In recent years the term “virtual signalling” has entered the public lexicon. Although the expression’s original use within signalling theory was purely descriptive, it is now almost always used pejoratively. Virtue signalling in this sense is something that other people do—a conspicuous display of moral virtue designed to enhance the person’s status within a particular social group. Virtue signallers do not really care about human rights, Palestine, the environment, or whatever. They care about themselves, and publicly displaying allegiance to specific causes is a way of getting ahead socially.
So described, virtue signalling is repugnant. Not because it is self-interested—or at least not just because it is self-interested. Plenty of human behaviour is self-interested. It is repugnant because it exploits the appearance of altruistic motives for selfish ends.
Nevertheless, you might wonder how widespread this kind of virtue signalling is. Sure, some people act in this ugly way. But, for the most part, don’t people really care about doing the right thing for the right reasons?
According to Kevin Simler and Robin Hanson’s beautifully cynical new book, “Elephant in the Brain: Hidden Motives in Everyday Life,” the answer to this question is an emphatic no. The central thesis they defend is that the basic interaction between selfishness and deception exhibited in virtue signalling is one of the deepest and most consequential features of human psychology, infecting the core design of the human mind.
In short, they claim that human beings have evolved to be selfish bullshit artists, continually engaging in ruthless forms of social competition—for social status, desirable sexual partners, useful alliances, and so on—whilst continually confabulating prosocial explanations of their motives. Importantly, these confabulations are not “lies” in any ordinary sense of that term. For the most part, we—the conscious part of our minds—genuinely believe these confabulations. Why? Because self-deception is an effective mechanism of social manipulation—of interpersonal deception. We act selfishly, pretend otherwise, and then actively believe this pretence because it better persuades other people that we are not selfish. In the words of the evolutionary biologist Robert Trivers, “We deceive ourselves the better to deceive others.”
The book has two main parts. The first part presents an impressively cynical portrait of human nature drawn mostly from research in evolutionary psychology. The second part consists of ten concrete real-world examples that are supposed to vindicate Simler and Hanson’s thesis.
I will return to the evolutionary story shortly. First, however, some examples.
Why do people get involved in politics—not politicians, but average people who participate in the democratic process? Here’s one answer: people are conscientious do-gooders. They care deeply about things like justice, fairness, equality, or whatever particular ideals they hold dear. Engaging in politics—casting votes, going to political demonstrations, tweeting impassioned take-downs of Donald Trump, and so on—helps to rectify wrongs and improve the state of society.
Simler and Hanson are having none of it. The do-gooder story, they argue, explains none of the data: people are remarkably apathetic about the concrete practical details of policies, focus almost exclusively (and very loudly) on big-banner values and ideals, almost never change their minds, and process information in extremely biased ways—much more so than they would if they genuinely cared about the outcomes they claim to care about. The explanation? Politics is not about doing the right thing; it is about very publicly being seen to be doing the right thing by the right people—in most cases, our respective tribes. Politics in this sense is primarily a mechanism for signalling loyalty in order to get ahead socially and form and solidify useful alliances.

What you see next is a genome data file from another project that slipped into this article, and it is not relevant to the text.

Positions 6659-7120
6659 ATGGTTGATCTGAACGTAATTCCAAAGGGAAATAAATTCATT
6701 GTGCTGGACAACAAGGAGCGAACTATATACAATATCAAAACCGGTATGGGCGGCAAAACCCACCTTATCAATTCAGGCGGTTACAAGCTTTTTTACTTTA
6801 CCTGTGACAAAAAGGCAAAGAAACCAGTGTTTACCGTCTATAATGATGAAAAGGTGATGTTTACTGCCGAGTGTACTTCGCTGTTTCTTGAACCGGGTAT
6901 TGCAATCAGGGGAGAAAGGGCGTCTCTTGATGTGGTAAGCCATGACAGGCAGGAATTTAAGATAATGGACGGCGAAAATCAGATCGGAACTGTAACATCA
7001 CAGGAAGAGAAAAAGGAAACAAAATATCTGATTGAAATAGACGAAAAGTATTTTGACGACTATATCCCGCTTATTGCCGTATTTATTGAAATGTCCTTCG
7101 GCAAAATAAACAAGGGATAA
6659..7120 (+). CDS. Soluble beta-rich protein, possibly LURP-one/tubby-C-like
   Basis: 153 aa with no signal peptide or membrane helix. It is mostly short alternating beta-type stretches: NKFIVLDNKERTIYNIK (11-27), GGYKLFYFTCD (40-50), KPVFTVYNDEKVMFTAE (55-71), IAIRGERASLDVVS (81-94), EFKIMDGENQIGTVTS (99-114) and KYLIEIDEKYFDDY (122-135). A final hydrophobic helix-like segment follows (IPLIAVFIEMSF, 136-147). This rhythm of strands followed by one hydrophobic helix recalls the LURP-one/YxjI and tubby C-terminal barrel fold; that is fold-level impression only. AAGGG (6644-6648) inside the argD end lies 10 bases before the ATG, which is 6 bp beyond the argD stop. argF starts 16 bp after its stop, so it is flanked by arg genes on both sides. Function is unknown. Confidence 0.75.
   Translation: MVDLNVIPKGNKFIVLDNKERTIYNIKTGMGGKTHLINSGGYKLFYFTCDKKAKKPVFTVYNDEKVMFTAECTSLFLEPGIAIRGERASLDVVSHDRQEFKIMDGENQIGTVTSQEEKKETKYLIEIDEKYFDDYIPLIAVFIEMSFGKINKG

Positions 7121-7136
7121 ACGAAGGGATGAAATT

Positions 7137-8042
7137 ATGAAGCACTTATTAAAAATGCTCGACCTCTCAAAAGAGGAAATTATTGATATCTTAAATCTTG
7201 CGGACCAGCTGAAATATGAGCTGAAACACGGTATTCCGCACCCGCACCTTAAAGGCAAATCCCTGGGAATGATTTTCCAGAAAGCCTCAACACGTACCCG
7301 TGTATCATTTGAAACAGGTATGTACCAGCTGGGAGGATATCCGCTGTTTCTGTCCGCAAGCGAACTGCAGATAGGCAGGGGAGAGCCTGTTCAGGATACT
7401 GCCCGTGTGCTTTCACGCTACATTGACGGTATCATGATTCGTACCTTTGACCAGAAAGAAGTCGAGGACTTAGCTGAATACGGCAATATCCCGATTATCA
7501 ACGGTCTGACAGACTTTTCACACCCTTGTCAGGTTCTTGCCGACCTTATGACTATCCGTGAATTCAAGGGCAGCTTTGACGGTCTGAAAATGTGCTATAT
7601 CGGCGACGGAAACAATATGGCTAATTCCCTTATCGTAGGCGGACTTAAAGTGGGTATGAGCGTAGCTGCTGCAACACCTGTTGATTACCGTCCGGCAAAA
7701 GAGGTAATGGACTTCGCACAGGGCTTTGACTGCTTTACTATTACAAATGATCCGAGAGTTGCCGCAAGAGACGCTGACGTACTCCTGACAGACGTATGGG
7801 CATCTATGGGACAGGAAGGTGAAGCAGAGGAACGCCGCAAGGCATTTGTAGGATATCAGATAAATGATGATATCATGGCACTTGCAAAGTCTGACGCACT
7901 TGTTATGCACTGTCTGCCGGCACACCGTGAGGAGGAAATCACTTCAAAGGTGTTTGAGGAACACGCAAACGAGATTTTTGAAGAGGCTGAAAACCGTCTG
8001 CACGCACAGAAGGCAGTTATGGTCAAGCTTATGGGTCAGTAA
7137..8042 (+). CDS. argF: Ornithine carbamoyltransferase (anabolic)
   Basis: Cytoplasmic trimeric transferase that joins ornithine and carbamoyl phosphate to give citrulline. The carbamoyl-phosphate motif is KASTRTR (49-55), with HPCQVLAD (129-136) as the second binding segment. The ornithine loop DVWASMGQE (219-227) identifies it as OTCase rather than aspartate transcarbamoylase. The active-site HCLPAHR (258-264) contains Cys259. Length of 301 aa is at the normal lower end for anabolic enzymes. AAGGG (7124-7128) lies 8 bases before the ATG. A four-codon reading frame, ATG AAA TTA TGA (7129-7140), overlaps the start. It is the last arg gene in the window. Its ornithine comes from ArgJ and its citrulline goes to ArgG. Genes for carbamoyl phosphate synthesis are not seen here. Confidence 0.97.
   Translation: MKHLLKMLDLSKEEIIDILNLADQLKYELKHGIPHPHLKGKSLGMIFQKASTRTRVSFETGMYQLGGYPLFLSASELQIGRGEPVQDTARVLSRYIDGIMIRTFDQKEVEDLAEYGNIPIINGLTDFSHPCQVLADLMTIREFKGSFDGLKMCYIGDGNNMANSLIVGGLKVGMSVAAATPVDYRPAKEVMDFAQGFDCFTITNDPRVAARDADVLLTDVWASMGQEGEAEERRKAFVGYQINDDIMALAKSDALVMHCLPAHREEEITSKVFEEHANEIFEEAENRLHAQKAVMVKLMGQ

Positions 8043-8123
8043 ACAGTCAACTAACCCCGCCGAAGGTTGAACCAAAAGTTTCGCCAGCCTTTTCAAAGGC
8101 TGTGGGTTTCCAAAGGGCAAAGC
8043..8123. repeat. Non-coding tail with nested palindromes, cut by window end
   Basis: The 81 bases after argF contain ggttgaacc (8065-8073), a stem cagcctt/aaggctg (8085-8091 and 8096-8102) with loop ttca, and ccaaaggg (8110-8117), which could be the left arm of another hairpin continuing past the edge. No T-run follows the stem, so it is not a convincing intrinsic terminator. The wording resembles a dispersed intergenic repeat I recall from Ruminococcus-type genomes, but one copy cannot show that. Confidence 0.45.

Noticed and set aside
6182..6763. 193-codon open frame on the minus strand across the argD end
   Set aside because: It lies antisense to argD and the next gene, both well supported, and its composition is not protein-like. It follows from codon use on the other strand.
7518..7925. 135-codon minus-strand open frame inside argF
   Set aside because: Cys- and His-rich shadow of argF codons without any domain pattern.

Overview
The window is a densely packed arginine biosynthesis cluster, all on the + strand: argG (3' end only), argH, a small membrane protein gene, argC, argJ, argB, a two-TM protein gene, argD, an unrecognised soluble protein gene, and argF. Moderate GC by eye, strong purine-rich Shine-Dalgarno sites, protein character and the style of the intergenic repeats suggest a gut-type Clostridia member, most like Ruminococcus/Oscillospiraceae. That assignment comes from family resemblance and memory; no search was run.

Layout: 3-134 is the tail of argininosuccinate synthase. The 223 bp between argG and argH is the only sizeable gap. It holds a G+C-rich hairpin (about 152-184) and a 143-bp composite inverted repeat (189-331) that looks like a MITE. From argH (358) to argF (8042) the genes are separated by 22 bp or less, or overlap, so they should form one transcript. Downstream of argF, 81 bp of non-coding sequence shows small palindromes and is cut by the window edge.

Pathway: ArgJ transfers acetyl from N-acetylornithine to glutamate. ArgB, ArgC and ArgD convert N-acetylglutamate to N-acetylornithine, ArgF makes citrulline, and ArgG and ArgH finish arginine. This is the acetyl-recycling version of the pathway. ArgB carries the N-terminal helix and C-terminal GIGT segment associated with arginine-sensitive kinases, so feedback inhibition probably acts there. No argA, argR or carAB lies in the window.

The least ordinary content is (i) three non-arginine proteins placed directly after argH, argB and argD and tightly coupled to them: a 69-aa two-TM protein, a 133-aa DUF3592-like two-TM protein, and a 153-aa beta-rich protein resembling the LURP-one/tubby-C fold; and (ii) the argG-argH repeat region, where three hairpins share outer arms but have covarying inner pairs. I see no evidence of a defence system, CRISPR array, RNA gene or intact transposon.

For another example, consider charity. Why do people give money away? Again, here’s one answer: they care deeply about making the world a better place. Giving money away is a means of doing that.
As before, however, this story struggles to account for lots of basic data: people don’t much care about the effectiveness of charities, most of the money they give is to causes that could not possibly be defended on ethical grounds, and truly anonymous donations are extremely rare, to take just a few examples. The explanation? Once more, Simler and Hanson appeal to signalling: we give to charity not to do good, but to be seen to be doing good and thereby signal traits to others in a way that make our lives go better. Charity is a kind of “conspicuous compassion”:
“we’re motivated to appear generous, not simply to be generous, because we get social rewards only for what others notice. In other words, charity is an advertisement, a way of showing off” (Simler and Hanson 2018, p.217).
These are just two examples. The book contains eight more, including chapters on religion, consumption, education, and body language, which I found especially interesting. Each of the chapters illustrates the basic claim that we are systematically and suspiciously wrong about our real motives—that there is a deep mismatch between the largely unconscious motives on which we really act and the conscious motives on which we say and often genuinely believe we act.